The Responses of South Korean Presidents Kim Dae Jung and Roh Moo Hyun toward North Korean Threats (1998-2006): A Comparative Case Study Analysis
Bass, Monica Kari
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There has been a long history of violence between North and South Korea since the end of the Korean War in 1953 and North Korea is still a current threat to the South due to their missile launches and naval clashes. The purpose of this thesis is to analyze the interactions between North and South Korea from 1998 to 2006 and answer the question: What accounts for the difference in responses to North Korean threats by South Korean presidents from the same party with similar stands toward North Korea? Although South Korean Presidents Kim Dae Jung and Roh Moo Hyun shared similar approaches to North Korea, why did they not always respond in the same way? To answer this question, I examine a case in which North Korea test-launched a rocket and a case in which North Korean vessels cross the Northern Limit Line during each administration. By comparing these cases, I explain why the presidents continued their engagement policy and refrained from condemning the North in all but the case of the 2006 missile test. I test a set of explanations made by experts for South Korean approaches to North Korea to see which explanation best fits each case. I argue that each response was due to a combination of explanations rather than one single explanation. Even though each explanation had some merit, some explanations were more applicable than the others. Both Kim and Roh expressed concern over North Korea due to security and economic concerns. However, as the years and threatening behavior went on the public and international community started to take a greater notice to North Koreaâ s activity and wanted the South Korean government to take action. As a result, public opinion and international pressure partially influenced Roh to shift his responses towards North Korea and halt aid after the 2006 missile launch.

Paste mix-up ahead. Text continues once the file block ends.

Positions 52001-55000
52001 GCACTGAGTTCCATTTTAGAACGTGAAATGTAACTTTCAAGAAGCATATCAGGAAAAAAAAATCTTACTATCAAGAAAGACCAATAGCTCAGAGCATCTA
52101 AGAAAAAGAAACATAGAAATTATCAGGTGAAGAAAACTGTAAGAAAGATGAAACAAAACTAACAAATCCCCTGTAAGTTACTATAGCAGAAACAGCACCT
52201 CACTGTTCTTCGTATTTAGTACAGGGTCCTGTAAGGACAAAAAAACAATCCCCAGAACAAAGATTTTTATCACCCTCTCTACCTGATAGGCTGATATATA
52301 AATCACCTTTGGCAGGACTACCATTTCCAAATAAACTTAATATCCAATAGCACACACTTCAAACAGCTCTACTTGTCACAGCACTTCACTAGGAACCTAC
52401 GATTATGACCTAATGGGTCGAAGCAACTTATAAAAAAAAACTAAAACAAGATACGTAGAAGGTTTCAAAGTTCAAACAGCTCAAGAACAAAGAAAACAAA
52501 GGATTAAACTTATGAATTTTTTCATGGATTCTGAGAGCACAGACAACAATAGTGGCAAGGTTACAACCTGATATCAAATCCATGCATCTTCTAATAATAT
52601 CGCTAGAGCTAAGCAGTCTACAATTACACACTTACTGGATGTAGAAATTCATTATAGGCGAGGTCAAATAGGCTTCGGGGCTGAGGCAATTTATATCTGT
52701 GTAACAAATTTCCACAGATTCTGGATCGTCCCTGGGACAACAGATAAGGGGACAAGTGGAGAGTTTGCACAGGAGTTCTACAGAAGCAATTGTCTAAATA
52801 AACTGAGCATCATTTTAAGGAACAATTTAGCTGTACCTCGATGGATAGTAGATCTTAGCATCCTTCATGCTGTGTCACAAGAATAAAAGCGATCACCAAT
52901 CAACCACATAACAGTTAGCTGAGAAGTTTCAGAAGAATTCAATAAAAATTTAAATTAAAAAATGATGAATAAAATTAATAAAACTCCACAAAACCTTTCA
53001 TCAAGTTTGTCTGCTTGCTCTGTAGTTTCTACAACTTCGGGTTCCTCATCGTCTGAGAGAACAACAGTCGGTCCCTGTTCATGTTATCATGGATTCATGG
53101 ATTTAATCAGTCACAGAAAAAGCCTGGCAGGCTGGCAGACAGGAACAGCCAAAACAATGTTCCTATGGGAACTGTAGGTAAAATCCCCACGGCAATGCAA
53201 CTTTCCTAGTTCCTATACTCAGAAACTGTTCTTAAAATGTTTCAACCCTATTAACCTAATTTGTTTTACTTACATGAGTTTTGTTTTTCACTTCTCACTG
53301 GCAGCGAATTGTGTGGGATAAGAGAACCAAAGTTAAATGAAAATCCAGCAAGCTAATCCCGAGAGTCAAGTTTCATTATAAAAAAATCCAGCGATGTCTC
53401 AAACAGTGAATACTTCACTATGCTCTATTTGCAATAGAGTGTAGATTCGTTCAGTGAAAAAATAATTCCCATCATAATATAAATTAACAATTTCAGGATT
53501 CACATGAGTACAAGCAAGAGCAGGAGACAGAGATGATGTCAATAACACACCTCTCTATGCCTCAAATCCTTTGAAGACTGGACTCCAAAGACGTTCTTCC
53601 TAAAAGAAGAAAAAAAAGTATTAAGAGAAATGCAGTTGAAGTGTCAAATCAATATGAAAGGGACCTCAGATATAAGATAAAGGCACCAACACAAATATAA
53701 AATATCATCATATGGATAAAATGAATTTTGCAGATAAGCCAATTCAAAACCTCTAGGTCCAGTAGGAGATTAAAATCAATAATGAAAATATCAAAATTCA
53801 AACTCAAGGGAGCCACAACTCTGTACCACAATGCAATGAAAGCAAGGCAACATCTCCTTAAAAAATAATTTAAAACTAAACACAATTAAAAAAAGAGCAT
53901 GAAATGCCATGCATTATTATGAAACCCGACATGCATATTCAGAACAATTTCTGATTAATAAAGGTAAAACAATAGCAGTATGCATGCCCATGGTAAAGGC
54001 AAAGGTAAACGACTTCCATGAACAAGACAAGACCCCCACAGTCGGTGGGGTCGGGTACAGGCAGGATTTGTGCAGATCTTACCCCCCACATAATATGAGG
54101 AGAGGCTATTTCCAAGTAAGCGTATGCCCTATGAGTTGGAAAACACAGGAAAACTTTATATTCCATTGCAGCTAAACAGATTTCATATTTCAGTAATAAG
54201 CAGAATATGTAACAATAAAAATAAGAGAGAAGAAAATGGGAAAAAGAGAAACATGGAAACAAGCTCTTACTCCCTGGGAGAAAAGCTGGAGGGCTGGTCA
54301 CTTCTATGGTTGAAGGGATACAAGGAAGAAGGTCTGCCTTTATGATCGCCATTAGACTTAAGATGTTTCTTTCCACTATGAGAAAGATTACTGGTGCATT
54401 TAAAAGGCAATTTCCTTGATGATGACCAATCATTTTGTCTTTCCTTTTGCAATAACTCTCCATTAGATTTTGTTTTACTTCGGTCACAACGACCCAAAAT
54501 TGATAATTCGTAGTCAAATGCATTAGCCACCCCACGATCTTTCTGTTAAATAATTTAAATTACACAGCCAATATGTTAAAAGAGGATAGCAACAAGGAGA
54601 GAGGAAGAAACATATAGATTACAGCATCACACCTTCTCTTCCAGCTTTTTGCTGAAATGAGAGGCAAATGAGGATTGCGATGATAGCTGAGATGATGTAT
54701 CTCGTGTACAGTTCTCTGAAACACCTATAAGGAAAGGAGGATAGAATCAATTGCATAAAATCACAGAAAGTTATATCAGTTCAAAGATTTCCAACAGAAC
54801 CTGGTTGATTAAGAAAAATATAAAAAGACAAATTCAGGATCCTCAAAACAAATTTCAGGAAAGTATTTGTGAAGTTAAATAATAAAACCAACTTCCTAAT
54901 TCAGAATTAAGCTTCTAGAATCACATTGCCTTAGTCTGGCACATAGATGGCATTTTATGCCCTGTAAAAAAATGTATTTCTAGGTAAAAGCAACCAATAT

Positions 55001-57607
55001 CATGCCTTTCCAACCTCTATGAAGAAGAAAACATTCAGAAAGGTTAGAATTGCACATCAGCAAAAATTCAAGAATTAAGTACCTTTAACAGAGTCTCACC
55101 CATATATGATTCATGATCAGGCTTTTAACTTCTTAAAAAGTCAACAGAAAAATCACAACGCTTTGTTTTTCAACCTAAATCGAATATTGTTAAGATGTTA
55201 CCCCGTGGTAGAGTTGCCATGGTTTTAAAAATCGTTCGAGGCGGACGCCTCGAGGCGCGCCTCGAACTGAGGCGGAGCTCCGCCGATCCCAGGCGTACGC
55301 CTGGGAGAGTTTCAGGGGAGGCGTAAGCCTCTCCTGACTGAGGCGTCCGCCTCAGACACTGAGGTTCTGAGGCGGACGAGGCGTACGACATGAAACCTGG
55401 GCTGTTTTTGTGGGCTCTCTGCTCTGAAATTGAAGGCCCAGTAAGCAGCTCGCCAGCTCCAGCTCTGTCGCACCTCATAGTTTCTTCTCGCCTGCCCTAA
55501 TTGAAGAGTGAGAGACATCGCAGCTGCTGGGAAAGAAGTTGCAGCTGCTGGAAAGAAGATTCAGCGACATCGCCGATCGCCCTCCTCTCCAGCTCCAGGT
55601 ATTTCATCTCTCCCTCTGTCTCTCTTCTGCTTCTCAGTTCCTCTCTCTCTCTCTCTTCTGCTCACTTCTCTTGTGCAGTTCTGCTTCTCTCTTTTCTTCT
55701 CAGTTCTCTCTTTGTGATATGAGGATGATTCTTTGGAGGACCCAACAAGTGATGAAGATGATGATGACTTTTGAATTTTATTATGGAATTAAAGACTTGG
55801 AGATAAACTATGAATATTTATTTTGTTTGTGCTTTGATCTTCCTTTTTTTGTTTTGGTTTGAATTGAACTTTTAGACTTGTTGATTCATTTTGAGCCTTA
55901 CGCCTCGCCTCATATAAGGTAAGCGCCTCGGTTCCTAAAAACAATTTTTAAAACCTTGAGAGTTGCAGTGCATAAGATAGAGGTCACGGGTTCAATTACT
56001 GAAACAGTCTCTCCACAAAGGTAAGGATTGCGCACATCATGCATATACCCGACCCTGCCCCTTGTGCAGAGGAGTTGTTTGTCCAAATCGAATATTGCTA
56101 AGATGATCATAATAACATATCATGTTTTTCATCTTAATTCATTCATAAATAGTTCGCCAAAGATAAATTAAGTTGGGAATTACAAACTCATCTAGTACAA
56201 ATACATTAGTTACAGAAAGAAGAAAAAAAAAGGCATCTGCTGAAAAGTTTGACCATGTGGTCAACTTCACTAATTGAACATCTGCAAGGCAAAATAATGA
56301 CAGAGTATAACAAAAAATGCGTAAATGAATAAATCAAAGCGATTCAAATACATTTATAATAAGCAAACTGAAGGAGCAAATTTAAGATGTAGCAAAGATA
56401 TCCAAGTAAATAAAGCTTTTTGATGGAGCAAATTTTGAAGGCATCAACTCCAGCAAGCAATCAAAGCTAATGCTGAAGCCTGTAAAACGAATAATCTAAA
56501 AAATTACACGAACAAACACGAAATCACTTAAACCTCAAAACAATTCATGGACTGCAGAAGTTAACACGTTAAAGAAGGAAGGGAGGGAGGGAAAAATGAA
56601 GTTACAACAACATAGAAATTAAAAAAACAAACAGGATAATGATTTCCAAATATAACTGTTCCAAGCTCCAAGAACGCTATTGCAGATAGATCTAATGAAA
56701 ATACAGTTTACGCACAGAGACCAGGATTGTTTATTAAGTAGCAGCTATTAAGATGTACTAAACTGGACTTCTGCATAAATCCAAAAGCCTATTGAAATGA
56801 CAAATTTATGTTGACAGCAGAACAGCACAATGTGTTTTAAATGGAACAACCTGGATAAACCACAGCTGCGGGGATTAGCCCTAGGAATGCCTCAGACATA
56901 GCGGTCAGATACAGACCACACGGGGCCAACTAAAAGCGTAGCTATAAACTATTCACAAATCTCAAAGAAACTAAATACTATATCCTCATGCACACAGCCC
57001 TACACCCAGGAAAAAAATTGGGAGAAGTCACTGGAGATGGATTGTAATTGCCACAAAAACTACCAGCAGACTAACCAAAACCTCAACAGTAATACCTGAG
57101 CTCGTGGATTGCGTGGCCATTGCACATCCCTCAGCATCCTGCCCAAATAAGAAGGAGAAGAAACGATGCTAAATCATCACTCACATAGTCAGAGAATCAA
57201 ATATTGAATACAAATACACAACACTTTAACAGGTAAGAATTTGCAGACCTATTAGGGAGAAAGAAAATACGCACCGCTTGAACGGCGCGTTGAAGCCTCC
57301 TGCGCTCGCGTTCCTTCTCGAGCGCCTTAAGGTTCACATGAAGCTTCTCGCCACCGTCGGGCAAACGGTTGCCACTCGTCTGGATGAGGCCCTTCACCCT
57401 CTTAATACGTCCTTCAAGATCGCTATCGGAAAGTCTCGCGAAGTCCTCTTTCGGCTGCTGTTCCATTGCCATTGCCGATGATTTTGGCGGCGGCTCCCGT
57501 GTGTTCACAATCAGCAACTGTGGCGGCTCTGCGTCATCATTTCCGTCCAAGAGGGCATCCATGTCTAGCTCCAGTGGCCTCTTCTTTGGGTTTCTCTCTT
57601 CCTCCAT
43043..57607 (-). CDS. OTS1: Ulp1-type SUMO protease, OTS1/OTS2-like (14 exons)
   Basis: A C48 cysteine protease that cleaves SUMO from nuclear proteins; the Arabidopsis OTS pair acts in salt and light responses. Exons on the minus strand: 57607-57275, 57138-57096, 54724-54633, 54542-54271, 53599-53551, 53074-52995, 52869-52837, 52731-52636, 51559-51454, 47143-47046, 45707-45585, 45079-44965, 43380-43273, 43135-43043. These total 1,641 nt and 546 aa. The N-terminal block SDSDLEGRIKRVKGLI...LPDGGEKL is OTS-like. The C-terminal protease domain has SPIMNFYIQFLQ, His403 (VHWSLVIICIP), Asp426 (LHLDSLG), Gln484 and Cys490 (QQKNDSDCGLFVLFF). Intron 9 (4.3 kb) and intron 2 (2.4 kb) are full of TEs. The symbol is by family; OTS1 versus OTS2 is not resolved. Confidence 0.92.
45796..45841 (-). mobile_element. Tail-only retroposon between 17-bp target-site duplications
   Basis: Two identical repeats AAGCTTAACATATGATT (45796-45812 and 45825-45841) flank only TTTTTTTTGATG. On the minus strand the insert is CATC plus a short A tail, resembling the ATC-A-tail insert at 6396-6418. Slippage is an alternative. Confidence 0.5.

- Masters Theses